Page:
1997 BMW F650

Early on in my quest for a suitable motorcycle, I had liked the original F650 styling and specifications, but there didn’t seem to be a lot of them around and I thought I really couldn’t count on being able to get one. I had moved on to other bikes and was particularly drawn to the Royal Enfields. As it turned out, when my wife and I were actually looking for something to buy, there was a Craig’s List posting for this bike. It had 3800 miles on it, and was owned by Tristan Finch, a pleasant young man with possibly the best name ever, who had owned it a couple years and put 2000 miles on it himself. He was interested in a faster street bike.

Tristan suggested a price. It was completely reasonable. As we three stood there with me trying to absorb what I was seeing and hearing, my wife said, “Are you going to buy this bike or am I?”

Technically, she has always controlled the motorcycle money, so she was the one buying it in any case, but I was able to come up with, “Okay, we’d like to buy it.”

BMW classic F650

My 1997 BMW F650 with top box.

Many car engines have smaller cylinders than the big single F650 Rotax engine with, interestingly, two carburetors, two intake valves, and two spark plugs. The redundancy increases performance and reliability. The single cylinder eliminates the need to synchronize the two carburetors like you would do on a boxer twin, for example. But a big single vibrates. Initially, the engine vibration disappointed me a bit, but I have adjusted and am actually rather fond of it now. One odd deception is that you imagine it vibrating more than it is. Almost no vibration comes through the handlebars and foot pegs. The front of the seat gets a little. At certain gear/rpm/loading combinations it is more noticeable, but it’s temporary and helps you sense what the bike is doing and when to shift and how handle the throttle. At 4000 rpm the vibration increases, but then smooths out from 4300 to 5100 and then increases again above 5100. It’s doing about 75mph at 4900. Red line is 7500 rpm.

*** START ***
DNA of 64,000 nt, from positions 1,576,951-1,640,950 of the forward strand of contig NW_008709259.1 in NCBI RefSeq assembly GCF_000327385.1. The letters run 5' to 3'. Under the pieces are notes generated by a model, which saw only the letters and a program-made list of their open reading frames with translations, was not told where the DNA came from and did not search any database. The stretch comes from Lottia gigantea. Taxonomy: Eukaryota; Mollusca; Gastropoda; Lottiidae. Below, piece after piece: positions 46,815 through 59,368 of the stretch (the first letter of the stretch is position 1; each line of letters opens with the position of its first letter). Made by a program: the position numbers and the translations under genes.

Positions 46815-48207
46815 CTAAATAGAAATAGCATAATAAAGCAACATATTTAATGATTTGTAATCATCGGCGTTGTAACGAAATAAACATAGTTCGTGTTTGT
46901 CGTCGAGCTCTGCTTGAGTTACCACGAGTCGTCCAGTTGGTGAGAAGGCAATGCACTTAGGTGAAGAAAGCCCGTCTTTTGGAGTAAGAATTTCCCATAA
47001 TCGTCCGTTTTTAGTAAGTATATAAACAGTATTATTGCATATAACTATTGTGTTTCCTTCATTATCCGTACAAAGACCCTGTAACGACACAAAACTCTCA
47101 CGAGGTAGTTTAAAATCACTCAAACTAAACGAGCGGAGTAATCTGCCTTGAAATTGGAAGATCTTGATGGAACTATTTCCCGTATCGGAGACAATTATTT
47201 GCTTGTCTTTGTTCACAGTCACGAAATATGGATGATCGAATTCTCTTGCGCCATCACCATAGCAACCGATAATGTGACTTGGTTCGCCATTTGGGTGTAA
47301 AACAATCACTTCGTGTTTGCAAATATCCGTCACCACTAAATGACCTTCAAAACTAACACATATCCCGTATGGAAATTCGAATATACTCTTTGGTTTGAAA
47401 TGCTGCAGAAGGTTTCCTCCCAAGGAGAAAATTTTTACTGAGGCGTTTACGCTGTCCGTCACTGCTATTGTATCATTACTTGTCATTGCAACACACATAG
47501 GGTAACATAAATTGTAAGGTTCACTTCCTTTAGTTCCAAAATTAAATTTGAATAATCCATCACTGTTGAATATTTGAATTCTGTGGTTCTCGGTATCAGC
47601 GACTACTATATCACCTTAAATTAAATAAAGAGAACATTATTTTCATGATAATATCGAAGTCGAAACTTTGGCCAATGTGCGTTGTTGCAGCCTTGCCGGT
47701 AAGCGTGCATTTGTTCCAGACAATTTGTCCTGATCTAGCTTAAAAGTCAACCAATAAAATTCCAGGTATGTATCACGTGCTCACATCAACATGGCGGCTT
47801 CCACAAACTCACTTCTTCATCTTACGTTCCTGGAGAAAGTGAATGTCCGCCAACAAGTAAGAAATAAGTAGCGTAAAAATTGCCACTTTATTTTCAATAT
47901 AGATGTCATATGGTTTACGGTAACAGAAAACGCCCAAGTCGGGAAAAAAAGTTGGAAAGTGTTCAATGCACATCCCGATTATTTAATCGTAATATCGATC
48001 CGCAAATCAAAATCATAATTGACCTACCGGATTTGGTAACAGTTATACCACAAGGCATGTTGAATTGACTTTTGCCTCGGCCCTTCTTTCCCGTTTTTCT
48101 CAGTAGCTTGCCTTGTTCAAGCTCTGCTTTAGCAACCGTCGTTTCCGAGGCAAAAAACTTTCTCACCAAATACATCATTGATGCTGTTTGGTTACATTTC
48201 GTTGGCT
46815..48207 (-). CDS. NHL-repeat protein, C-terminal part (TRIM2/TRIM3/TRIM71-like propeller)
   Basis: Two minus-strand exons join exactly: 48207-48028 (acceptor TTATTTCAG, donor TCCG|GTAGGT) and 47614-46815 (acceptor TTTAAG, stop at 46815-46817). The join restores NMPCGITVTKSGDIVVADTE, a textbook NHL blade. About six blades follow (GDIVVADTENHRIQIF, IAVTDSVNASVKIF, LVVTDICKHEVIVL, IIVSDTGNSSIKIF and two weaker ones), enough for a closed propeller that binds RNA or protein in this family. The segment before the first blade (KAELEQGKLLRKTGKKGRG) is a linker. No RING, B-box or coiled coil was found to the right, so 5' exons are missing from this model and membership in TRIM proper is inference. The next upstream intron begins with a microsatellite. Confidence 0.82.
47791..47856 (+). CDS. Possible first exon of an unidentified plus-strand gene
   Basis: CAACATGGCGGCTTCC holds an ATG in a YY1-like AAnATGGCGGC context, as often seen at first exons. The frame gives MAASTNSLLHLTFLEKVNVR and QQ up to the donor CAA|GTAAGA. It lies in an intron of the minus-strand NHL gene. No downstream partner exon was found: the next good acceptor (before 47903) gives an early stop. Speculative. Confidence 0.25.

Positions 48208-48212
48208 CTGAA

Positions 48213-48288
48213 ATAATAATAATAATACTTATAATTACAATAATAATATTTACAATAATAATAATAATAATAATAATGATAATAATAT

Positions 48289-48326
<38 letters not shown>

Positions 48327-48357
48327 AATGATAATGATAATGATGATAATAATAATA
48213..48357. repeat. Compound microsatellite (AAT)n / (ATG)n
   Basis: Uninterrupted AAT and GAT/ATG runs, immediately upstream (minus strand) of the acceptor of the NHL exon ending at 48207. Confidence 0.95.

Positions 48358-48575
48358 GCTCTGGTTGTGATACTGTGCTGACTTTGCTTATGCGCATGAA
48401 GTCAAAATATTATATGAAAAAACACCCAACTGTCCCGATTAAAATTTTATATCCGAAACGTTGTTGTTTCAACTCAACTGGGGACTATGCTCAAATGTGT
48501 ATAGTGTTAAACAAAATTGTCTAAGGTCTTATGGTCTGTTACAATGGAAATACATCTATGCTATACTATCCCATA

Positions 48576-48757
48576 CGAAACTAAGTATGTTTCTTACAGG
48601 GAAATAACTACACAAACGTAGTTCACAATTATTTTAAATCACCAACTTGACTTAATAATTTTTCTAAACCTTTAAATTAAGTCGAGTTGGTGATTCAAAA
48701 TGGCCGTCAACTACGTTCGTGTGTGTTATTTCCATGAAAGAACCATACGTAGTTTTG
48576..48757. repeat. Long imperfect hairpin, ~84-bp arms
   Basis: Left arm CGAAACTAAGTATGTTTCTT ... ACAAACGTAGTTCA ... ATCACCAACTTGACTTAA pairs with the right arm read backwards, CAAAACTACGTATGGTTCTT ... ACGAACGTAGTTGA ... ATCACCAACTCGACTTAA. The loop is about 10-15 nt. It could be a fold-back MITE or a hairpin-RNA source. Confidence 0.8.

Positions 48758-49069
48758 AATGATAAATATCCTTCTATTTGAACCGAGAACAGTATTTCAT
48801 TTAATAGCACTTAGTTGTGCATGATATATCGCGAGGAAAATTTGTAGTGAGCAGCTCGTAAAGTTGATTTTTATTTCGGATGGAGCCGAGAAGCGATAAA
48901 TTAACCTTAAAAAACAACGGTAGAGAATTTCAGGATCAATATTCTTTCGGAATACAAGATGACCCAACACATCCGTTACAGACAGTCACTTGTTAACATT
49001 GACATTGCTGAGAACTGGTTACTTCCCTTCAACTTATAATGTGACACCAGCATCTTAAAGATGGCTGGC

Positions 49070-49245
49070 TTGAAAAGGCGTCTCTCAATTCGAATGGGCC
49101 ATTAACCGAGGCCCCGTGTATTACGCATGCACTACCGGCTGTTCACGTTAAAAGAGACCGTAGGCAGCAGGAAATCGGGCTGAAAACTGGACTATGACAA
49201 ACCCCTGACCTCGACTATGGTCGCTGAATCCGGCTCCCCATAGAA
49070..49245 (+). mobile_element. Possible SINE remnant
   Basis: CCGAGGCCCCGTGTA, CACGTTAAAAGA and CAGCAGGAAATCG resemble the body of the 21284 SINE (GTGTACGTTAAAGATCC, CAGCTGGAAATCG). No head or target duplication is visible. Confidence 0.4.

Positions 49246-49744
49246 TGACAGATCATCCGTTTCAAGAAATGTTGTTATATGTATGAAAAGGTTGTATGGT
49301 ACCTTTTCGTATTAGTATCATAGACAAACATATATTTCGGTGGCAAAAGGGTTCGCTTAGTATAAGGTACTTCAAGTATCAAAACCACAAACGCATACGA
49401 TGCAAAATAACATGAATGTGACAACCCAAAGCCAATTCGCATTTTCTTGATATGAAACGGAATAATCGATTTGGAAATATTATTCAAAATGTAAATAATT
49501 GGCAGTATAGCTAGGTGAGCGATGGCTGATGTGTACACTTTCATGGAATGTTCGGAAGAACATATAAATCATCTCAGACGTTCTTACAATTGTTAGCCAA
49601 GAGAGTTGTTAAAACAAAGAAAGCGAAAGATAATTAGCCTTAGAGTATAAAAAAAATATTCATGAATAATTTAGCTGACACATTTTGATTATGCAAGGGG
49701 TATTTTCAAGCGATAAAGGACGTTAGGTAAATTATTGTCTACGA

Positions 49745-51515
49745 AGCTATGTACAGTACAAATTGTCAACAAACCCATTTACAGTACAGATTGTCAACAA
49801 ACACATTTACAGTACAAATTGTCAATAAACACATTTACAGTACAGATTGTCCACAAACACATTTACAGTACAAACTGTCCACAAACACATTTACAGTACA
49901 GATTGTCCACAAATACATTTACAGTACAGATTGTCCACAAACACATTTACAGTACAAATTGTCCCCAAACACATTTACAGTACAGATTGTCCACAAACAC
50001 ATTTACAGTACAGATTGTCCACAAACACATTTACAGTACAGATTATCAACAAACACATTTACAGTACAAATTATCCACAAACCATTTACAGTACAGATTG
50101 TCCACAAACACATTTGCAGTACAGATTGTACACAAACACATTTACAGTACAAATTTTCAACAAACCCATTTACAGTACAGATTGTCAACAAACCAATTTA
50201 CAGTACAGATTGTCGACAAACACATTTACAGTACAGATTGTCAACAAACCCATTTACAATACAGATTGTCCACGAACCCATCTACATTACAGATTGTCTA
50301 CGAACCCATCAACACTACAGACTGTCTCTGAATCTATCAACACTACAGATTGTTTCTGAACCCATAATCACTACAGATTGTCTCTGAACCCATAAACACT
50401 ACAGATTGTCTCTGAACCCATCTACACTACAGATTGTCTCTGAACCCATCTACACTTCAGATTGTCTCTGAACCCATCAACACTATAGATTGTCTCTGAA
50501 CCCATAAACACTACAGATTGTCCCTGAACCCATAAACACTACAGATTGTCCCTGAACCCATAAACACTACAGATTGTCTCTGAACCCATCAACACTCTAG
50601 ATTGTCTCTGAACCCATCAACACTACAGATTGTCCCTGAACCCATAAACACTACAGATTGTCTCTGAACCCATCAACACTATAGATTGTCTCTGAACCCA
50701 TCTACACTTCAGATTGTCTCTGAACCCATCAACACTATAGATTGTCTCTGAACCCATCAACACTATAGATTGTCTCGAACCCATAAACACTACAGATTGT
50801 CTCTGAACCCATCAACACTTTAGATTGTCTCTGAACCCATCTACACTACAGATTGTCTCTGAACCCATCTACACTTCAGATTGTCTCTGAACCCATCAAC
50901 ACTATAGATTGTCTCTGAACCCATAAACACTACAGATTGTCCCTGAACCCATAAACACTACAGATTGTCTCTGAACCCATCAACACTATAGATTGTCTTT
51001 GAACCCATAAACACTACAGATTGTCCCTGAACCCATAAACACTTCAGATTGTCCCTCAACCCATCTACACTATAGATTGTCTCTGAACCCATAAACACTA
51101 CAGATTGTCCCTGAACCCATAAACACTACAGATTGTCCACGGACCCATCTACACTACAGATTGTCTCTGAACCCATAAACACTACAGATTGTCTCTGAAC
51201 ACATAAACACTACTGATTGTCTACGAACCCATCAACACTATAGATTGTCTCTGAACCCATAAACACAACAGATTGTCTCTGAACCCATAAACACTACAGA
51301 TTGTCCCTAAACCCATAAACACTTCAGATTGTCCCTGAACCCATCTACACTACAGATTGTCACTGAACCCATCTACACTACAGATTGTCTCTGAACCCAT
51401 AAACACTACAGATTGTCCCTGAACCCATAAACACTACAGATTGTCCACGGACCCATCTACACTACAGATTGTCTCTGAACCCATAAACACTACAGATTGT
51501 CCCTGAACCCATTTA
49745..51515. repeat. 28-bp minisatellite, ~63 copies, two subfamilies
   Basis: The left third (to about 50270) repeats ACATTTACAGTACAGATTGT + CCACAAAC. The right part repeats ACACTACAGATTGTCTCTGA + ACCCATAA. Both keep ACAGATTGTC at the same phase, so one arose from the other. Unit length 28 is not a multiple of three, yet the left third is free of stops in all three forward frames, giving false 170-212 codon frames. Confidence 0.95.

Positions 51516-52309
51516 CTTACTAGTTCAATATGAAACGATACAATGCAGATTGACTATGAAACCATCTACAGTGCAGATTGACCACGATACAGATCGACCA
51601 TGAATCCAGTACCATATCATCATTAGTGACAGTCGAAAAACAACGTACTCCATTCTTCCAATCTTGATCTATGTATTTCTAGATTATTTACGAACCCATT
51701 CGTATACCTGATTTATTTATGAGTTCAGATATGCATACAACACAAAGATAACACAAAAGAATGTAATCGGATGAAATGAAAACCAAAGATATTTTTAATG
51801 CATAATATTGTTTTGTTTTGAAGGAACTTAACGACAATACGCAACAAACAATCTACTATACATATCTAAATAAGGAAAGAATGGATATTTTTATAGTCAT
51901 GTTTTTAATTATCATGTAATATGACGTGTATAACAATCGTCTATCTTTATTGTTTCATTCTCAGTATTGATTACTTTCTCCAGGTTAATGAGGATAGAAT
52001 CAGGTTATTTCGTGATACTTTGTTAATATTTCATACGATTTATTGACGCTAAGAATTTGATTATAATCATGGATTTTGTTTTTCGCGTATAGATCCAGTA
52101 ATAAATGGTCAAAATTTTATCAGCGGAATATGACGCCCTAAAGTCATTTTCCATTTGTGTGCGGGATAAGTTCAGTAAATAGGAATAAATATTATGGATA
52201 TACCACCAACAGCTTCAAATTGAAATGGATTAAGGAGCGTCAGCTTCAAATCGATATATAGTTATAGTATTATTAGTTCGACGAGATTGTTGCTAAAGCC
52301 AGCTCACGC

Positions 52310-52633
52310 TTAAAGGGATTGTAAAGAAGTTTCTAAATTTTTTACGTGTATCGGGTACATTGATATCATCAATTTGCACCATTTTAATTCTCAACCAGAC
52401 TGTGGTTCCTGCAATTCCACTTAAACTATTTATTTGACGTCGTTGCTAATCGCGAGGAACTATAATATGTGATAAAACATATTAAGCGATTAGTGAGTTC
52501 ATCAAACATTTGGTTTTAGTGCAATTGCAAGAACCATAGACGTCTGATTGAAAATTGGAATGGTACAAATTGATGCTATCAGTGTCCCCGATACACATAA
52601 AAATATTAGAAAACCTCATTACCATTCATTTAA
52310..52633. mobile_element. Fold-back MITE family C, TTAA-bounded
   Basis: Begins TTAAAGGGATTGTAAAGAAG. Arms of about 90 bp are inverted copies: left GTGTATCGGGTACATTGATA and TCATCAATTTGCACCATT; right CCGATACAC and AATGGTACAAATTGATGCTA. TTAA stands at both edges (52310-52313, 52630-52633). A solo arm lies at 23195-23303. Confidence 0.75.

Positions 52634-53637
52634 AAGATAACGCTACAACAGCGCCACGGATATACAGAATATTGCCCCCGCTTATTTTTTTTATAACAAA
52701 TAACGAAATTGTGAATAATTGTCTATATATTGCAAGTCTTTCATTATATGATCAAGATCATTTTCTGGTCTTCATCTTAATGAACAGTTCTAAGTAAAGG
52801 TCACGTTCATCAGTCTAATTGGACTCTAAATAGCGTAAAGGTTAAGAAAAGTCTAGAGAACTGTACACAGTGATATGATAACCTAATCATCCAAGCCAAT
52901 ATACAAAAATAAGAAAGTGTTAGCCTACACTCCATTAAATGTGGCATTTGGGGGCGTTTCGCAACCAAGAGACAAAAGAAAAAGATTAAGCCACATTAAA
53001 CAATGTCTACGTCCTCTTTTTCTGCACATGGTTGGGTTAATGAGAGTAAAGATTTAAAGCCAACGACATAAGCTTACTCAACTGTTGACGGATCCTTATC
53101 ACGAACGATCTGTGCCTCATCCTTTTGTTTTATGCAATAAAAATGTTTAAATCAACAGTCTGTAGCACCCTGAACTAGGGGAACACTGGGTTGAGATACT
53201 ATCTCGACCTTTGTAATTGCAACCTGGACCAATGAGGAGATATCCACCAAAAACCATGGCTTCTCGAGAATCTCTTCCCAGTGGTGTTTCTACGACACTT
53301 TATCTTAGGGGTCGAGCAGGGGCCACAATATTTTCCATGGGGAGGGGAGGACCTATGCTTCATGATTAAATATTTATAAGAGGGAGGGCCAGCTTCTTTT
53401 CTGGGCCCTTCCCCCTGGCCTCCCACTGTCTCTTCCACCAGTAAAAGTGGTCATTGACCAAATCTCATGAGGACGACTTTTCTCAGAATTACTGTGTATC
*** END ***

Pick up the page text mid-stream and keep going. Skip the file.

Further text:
I can’t resist tuning on these photos. 1997 BMW F650.

My intent has been to use the bike as transportation and I have put 2200 miles on it in 5 months on a lot of short, local trips. Storage is essential and the top box has worked well. I’d like to get a bag to sit on the rear seat in front of the box.

It’s easy to get parts from BMW and I have replaced the o-rings, gaskets and float valves in the carburetors. The o-rings appeared to be original and would break instead of stretch. One of the main jet venturi tubes was clogged. It still surges a bit on the idle circuit and I’m going to see if the charcoal canister and related valves have something to do with that. I like the idea that I can maintain the bike myself.